AW: [ RadSafe ] False alarms: was: NYC permitting of detectors, Grand Canyon

Franz Schönhofer franz.schoenhofer at
Mon Feb 11 16:43:28 CST 2008


I really appreciate your very clear, simple and convincing calculation -
with one exception: Your hypothetical assumption of one nuclear WMD (nuclear
bomb) per day moved around in NY-City, which would mean that since Sept. 11
many thousands of nuclear bombs would have to be transported in NYC!!! Are
there enough bombs available on the black market? So the relative number of
false alarms (percentage) would actually approach infinity even under your
partly theoretical assumptions. 

All the infrastructure you mentioned (in man-hours, which is of course not
politically correct - shouldn't it be person-hours?.....) is another
interesting question. 

Sorry, my answer was delayed, because there was a very interesting and
beautiful film on TV about the Grand Canyon - I have been there several
times, partly together with my family. Last October I had not enough time
for another visit because I spent about three weeks in the more eastern
parts of the South-West. So much from an "anti-US European"!

Best regards,


Franz Schoenhofer, PhD
MinRat i.R.
Habicherg. 31/7
A-1160 Wien/Vienna

-----Ursprüngliche Nachricht-----
Von: radsafe-bounces at [mailto:radsafe-bounces at] Im Auftrag
von Clayton Bradt
Gesendet: Montag, 11. Februar 2008 13:28
An: radsafe at
Betreff: [ RadSafe ] False alarms: was: NYC permitting of detectors

Steve Dapra wrote:

"I do not know how many false alarms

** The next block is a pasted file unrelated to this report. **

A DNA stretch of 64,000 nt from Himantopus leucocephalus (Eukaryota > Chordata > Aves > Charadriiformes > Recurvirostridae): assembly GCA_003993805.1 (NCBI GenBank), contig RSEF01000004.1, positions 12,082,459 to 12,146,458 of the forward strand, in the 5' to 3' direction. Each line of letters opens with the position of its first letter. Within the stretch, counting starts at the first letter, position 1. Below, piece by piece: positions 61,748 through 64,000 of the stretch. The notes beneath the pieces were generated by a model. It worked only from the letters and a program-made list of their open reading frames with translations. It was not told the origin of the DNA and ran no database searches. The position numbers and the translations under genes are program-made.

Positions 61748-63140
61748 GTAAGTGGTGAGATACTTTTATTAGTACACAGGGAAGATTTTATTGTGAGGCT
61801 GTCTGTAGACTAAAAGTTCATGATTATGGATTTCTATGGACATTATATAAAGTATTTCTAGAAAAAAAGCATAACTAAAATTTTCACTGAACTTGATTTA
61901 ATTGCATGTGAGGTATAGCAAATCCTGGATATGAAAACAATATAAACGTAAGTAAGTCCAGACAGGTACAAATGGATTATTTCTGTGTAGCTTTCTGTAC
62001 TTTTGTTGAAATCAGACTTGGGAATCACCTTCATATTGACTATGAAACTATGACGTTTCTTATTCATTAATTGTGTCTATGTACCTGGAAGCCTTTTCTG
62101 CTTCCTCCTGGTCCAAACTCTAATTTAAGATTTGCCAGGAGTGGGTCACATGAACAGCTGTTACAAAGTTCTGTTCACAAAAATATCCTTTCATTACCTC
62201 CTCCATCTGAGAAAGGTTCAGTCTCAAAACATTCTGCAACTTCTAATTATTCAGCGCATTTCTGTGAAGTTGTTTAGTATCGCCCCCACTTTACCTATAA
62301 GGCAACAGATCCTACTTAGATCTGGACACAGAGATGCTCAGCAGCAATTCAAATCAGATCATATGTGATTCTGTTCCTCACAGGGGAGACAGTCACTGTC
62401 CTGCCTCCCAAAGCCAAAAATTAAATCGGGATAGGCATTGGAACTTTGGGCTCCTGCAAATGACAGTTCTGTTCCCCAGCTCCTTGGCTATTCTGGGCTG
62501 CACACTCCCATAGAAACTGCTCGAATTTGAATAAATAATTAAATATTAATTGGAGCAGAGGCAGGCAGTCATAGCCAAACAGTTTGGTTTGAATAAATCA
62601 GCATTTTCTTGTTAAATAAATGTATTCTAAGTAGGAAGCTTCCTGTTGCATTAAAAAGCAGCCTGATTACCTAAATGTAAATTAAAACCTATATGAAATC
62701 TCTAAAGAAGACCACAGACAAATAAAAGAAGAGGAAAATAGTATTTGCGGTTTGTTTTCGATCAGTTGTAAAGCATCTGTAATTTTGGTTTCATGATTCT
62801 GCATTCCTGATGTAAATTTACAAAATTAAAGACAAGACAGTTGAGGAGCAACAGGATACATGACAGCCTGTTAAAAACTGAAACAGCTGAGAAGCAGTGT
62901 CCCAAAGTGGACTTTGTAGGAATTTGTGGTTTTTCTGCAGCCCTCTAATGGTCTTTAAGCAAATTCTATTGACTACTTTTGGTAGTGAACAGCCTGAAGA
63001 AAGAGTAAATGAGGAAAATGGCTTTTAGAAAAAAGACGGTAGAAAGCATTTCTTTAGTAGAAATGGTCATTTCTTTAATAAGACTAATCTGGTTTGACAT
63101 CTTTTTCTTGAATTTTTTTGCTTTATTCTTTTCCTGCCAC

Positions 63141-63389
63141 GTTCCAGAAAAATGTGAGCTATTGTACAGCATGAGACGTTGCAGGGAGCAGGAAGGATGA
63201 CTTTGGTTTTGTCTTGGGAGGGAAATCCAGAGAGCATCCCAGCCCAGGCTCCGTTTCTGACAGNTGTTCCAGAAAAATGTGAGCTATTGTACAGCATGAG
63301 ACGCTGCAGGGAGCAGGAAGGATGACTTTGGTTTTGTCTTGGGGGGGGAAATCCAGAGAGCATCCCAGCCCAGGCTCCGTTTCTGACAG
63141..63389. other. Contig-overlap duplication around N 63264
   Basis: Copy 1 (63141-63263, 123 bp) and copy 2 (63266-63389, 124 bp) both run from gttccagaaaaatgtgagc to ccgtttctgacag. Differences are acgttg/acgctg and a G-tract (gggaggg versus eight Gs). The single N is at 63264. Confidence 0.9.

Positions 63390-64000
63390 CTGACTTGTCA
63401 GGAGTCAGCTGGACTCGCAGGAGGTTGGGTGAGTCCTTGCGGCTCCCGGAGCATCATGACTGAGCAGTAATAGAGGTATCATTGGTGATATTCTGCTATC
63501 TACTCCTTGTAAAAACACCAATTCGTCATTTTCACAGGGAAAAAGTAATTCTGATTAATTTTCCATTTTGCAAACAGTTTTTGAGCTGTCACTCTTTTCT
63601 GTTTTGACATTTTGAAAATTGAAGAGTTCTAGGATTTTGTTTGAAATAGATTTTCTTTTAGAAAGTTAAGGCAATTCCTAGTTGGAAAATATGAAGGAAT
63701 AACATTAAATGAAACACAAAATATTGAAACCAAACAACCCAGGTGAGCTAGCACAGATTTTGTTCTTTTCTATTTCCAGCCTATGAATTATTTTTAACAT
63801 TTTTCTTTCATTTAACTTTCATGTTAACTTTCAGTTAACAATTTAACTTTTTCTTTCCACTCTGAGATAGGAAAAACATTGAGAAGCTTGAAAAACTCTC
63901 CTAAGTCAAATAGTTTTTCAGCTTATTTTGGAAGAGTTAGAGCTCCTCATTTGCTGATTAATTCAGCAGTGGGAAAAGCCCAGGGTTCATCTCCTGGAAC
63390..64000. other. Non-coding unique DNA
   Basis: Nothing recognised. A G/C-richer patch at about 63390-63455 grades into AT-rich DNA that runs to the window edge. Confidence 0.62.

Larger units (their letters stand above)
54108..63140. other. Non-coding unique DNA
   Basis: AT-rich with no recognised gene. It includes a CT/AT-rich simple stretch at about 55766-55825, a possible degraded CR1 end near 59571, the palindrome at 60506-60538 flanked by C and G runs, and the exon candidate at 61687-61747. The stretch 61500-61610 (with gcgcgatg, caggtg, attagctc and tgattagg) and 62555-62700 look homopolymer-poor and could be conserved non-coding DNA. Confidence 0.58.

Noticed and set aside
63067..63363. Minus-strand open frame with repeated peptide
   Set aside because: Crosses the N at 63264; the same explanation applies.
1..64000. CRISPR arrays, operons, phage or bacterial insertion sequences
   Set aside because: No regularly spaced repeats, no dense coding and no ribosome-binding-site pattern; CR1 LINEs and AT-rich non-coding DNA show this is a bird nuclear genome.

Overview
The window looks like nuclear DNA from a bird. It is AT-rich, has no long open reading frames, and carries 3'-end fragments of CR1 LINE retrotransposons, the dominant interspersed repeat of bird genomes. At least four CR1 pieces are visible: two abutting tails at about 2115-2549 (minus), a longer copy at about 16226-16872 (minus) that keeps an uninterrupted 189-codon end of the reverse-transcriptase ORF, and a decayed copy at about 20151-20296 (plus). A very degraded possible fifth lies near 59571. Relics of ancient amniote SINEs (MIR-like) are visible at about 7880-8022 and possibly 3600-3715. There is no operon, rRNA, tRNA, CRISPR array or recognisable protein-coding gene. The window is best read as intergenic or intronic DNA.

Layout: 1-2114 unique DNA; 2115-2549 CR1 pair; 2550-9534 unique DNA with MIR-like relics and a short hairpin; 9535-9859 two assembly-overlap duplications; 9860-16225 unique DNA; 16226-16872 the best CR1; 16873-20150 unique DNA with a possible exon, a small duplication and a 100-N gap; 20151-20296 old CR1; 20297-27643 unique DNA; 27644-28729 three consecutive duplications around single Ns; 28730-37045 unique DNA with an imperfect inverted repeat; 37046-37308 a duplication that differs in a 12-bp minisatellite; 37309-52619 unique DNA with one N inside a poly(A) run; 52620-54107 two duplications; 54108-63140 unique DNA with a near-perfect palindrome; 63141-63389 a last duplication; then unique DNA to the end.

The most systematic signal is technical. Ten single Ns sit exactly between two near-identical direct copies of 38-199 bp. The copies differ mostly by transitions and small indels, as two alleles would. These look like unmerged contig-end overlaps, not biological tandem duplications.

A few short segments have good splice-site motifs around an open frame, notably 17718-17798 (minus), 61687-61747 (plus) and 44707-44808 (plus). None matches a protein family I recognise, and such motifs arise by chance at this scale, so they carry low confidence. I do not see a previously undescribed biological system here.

have been answered..."

If a True Positive is taken to be 
detection of a WMD, then we know that 
all of the alarms have been false.  
Since on any given day there are about 
10,000 people in NYC that have had a 
nuclear medicine procedure within the 
past ten days (20,000,000 nuc med 
studies per year in the US prorated to 
population of NYC) and therefore likely 
to set off a police pager, if we assume 
one radioactive WMD plying NYC streets 
daily - then the positive predictive 
value of a positive detect by a police 
pager is about 1/10,000.  For every 
10,000 false alarms each day, there 
would be one True Positive.  That's 170 
man-hours daily just resolving false 
alarms - if we assume just one minute 
is required to resolve each false 

The number of false alarms generated 
by the police themselves is 
overwhelming.  A few additional ones 
from civilians would be 
inconsequential, even if they were 
reported to NYPD.  

The irony is that the civilians using 
radiation detectors are in general far 
more knowlegable in health physics than 
the cops carrying pagers, and so 
unlikely to mistake a false positive 
for a WMD.

Clayton Bradt
dutchbradt at
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